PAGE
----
Dr. Joseph Mastropaolo, whom the creationists are rather proud of because he has a real live PhD (in kinesiology), has placed a bet against we evolutionists: Prove before a judge that science contradicts the literal book of Genesis, and you can win even odds on $10,000.
I’m pretty tempted to do it, though not positive where I’d come up with $10,000 for the pot (maybe my dad would loan me some of his retirement fund?). Creationism has failed in US courts no less than six times: Epperson v. Arkansas (1968), Daniel v. Waters (1975), Hendren v. Campbell (1977), McLean v. Arkansas Board of Education (1981), Edwards v. Aguillard (1987), and Kitzmiller v. Dover (2005). The odds of it succeeding now are pretty much negligible, making this the safest 100% ROI you’ll ever make.
Frankly, I’d feel sort of bad taking the guy’s money so easily, but I’d obviously put it to better use than he would. I’d probably give a big chunk of it to the Against Malaria Foundation, for instance. A lot of scientists will balk at giving this guy any more attention, but come on; he’s going to spend that money supporting Creationist things if we don’t take it from him.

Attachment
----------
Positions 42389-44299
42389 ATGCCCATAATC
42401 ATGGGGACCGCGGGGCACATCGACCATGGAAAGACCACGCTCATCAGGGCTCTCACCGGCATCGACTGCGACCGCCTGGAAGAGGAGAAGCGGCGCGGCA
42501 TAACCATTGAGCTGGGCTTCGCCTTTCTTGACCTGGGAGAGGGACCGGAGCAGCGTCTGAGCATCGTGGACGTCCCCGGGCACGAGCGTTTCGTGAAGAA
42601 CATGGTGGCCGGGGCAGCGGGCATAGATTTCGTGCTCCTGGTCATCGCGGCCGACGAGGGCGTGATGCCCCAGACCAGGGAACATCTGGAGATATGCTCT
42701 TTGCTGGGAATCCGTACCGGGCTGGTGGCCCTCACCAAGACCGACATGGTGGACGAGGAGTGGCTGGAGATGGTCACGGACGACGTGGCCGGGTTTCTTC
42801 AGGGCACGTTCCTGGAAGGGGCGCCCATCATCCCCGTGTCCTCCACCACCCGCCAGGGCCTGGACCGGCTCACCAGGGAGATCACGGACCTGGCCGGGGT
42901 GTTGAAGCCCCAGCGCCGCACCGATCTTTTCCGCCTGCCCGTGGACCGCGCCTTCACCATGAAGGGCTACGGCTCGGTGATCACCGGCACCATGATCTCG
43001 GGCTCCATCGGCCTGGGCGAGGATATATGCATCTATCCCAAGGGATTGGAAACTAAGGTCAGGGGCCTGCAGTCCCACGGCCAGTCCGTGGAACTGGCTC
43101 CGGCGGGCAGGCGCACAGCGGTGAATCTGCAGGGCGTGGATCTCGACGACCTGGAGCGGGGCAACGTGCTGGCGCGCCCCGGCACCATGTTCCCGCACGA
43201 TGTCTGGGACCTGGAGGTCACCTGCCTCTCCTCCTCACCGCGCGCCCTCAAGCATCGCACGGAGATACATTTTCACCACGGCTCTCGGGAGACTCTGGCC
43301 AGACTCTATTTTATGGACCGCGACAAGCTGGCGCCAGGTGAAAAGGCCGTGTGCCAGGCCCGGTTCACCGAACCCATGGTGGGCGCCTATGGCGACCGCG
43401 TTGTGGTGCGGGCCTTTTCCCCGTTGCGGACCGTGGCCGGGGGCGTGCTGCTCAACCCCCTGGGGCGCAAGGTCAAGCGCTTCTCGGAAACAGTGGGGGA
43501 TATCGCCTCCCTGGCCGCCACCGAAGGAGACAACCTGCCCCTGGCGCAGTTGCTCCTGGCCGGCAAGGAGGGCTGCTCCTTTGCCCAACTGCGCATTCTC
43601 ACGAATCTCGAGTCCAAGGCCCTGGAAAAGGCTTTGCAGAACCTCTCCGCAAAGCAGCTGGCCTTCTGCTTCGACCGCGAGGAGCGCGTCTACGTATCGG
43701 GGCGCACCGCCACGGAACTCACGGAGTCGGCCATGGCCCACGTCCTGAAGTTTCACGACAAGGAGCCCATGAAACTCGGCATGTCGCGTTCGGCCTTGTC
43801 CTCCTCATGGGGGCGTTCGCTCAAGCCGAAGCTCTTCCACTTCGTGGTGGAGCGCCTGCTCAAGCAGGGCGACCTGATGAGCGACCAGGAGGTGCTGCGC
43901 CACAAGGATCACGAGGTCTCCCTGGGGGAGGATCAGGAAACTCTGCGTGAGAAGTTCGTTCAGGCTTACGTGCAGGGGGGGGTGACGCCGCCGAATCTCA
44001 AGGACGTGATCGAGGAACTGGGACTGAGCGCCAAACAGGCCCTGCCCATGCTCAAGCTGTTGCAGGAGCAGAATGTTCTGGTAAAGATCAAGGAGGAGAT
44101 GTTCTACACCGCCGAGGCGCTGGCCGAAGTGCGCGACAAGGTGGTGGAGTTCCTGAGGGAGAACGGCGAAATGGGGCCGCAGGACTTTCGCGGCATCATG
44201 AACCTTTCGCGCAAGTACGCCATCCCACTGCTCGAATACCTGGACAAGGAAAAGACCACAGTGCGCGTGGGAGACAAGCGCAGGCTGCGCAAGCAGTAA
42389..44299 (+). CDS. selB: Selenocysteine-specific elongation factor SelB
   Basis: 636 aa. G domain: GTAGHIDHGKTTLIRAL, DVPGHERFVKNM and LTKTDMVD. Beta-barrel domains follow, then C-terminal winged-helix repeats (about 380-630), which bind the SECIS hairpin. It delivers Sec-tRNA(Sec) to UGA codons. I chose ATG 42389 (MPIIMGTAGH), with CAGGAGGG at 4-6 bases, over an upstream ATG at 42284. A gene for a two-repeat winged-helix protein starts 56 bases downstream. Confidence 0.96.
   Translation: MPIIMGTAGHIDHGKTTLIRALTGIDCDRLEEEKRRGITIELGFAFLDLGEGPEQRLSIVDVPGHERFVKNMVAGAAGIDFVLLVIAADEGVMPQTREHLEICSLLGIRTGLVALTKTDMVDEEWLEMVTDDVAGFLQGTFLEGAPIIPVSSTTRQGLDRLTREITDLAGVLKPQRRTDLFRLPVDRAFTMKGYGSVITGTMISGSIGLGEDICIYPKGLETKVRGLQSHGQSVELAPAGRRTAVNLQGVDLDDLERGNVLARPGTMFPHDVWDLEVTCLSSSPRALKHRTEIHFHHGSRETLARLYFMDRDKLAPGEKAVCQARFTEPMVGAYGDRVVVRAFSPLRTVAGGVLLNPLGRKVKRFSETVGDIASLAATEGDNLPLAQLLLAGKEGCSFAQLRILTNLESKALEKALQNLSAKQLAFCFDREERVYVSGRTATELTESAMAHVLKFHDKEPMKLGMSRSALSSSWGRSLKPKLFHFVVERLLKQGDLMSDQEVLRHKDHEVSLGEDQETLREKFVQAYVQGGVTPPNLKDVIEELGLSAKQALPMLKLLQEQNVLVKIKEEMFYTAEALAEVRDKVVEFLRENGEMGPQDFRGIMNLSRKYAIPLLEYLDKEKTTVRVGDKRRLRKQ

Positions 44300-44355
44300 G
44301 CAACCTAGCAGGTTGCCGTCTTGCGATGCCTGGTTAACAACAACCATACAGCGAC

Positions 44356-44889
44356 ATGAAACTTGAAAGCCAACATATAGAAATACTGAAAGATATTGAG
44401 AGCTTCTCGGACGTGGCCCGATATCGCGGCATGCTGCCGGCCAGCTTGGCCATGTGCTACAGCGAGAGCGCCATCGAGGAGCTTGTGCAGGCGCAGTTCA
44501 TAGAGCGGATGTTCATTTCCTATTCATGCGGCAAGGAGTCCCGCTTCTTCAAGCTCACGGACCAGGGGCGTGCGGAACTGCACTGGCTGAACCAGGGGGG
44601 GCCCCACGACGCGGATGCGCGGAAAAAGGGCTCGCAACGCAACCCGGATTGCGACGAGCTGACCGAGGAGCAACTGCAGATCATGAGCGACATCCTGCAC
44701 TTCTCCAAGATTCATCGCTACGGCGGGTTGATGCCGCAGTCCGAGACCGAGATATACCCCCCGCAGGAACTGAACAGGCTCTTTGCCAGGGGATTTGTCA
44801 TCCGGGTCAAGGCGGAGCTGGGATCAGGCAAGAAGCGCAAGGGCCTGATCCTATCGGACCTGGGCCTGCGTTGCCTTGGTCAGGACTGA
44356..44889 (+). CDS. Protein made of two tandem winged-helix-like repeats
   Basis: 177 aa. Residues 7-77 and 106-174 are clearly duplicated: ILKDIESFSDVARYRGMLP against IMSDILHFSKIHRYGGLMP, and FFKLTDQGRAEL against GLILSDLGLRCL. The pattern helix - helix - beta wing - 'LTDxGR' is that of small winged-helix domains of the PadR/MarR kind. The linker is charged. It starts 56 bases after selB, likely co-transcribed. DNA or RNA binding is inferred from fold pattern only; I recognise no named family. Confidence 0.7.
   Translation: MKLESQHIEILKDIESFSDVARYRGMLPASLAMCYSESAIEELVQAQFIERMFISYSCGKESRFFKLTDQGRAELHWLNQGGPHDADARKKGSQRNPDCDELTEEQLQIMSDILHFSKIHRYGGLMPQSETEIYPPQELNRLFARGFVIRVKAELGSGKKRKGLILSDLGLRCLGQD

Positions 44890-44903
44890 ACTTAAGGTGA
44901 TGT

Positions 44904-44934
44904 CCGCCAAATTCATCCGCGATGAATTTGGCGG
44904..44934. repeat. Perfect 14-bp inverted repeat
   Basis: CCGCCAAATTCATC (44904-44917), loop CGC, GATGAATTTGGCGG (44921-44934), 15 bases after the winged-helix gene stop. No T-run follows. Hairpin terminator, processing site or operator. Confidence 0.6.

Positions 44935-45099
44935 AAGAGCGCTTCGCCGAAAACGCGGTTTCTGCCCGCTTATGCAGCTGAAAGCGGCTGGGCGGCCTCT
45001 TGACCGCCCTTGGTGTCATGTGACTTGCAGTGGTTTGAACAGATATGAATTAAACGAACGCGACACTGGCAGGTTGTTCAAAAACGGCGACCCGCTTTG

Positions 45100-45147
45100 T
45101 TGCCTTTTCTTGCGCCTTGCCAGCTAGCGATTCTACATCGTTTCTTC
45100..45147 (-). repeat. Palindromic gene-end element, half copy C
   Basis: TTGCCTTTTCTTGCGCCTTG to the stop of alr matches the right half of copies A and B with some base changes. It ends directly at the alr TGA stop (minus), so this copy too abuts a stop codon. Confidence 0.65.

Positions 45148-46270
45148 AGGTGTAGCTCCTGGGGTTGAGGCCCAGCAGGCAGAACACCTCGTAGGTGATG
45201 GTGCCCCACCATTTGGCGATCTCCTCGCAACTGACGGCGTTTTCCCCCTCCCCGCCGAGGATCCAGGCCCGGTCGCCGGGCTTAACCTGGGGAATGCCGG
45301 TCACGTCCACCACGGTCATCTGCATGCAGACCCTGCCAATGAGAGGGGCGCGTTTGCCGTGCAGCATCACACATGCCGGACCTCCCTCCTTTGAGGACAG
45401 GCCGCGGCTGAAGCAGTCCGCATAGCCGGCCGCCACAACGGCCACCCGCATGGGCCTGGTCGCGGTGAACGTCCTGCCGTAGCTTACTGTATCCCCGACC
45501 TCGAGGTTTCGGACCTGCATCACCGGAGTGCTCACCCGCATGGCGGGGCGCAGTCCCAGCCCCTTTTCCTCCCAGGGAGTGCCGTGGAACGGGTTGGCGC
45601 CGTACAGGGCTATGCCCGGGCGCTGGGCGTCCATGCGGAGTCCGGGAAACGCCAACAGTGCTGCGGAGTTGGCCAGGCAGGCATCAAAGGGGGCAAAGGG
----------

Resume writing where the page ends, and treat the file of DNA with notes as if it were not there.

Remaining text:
Mastropaolo has really set the bar pretty low here. Any scientist in any discipline will do (probably so he can include himself), and all you have to do is prove that the literal account in Genesis is unscientific. You don’t have to disprove the Bible; you don’t have to undermine Intelligent Design; you don’t have to prove evolution is true; you don’t even have to prove Creationism is false. All you have to do is show that the literal book of Genesis is not science. You could literally cite Papal Encyclicals to that effect; you wouldn’t even need science books. I’m thinking maybe just reading a couple paragraphs from each of about a hundred science textbooks, stacking them all up in the courtroom.
There is one bad sign however: He’s said he’ll do this before, and hasn’t gone through with it.